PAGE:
But I checked, and they’re holding firm. In fact, they’re just as effective as the straight nails. They’re not perfect, but they’re doing their job perfectly well.
When we hold ourselves to high standards in our work or home life, sometimes it can be difficult to remain focussed on the bigger picture – on what really matters. Our lives can easily become full of little tasks and errands and seemingly-important repairs while the most important things become neglected. We can end up fixing nails that don’t need fixing, and miss out on playing a game with our kids.
It certainly feels good to hit the nail on the head doesn’t it! Bang. Straight in. We can stand back and admire the beauty and bask in the sense of achievement. But sometimes, it’s enough to hit the nail near the head. Whoops. A little bit wonky. But fine. Effective. Enough. Go play.
As we mature as an educator, we become better at understanding the lived experience of our students. We start to see patterns and we become more nuanced in our ability to predict and pre-empt. We practise and refine our empathic response and we gain perspective.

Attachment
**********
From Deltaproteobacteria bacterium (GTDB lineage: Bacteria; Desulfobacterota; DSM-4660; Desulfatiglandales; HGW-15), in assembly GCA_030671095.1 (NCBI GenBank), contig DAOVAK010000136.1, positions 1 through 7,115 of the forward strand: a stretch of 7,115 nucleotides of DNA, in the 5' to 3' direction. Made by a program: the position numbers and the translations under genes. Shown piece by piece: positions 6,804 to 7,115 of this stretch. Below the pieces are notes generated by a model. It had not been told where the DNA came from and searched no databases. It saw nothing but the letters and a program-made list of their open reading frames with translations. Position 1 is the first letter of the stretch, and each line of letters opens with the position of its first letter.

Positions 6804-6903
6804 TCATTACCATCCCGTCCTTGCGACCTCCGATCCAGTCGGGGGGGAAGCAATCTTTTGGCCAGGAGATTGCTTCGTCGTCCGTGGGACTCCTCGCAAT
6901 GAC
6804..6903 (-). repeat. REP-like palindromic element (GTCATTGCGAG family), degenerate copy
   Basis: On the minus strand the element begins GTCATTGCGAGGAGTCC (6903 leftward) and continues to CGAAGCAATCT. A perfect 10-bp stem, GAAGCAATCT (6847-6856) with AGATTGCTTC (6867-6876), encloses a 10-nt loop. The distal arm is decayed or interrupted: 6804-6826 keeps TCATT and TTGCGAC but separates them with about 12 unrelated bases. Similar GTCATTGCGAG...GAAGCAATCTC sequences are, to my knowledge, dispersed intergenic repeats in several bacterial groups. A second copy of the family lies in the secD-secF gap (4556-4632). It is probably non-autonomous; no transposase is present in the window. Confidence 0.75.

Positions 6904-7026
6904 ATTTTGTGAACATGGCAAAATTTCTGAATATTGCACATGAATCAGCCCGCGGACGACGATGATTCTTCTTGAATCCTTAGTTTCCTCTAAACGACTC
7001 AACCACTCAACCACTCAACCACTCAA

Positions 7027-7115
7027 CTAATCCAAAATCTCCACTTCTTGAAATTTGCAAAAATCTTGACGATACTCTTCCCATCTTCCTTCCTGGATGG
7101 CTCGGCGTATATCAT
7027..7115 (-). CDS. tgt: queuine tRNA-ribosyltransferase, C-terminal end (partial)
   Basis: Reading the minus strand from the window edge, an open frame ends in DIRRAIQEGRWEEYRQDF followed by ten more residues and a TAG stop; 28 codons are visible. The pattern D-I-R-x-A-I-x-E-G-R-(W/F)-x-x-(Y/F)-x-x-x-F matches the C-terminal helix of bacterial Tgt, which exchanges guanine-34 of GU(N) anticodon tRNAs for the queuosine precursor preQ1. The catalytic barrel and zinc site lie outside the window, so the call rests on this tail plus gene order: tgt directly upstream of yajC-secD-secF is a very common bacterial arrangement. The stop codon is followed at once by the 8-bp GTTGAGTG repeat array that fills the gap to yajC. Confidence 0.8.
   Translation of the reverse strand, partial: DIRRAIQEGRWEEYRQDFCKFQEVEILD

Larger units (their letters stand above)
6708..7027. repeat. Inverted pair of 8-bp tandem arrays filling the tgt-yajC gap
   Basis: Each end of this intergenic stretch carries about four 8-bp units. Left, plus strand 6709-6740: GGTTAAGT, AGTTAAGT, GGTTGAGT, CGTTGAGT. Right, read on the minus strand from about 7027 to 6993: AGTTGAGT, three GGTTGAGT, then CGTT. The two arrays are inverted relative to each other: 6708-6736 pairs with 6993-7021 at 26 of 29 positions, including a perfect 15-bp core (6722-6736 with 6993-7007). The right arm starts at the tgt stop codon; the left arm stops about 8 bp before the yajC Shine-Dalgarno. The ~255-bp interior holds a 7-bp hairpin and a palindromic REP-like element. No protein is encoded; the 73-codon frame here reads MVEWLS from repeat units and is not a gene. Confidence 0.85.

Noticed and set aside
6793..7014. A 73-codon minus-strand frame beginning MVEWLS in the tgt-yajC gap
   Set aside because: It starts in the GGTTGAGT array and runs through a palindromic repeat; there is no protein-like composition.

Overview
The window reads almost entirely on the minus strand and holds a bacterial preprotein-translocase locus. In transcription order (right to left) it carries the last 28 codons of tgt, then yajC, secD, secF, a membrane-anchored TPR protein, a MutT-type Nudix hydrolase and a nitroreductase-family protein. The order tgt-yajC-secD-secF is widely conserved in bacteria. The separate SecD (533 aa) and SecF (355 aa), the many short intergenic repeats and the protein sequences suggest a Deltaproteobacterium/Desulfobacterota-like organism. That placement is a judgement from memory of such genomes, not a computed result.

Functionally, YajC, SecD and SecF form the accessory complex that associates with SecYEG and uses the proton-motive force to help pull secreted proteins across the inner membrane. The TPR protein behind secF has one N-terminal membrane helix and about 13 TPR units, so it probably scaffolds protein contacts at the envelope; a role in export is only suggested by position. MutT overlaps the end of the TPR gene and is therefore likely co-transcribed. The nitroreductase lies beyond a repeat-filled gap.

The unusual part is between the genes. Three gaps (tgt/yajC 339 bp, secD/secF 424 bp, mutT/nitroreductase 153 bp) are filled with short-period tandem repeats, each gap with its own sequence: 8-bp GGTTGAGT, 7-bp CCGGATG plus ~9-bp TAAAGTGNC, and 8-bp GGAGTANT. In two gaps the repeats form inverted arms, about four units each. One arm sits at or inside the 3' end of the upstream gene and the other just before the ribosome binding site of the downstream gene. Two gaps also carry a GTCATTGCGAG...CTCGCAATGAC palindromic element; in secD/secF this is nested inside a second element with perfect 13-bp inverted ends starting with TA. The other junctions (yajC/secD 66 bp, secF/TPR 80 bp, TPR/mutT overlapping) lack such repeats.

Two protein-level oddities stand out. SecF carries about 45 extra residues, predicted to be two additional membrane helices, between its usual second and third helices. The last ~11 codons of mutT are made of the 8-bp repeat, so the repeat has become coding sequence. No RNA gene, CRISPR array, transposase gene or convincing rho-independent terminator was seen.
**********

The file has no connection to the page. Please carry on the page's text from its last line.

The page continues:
Perspective empowers us to see the world through a different lens – through the eyes of our students.
Except, it doesn’t, actually.
When artists first started utilising linear perspective in their paintings in the 15th century, they did so to create an illusion of distance and depth. Perspective in art is a trick of the mind – enabling us to ‘see’ three dimensions on a flat surface.
And when we ‘see’ the world through the eyes of our students, this too is an illusion – a trick of the mind. Whilst we can, and should, try as hard as we can to understand the lives of our students, we are constrained by biological and physical realities. We can never really know what it is like inside their worlds.
However, when we accept this paradox – being obliged to strive for something we can never achieve: true perspective – we invite an enhanced level of respect for the individuality of each of our students and remain more present to their reality.
Each student sees their world through the lens of their unique life journey – their unique perspective. But whilst we can never truly ‘take’ their perspective, and they can never truly ‘share’ it, in classrooms characterised by safety, respect, trust and individualised connection, we can come pretty close. Close enough, that we no longer need tricks of the mind.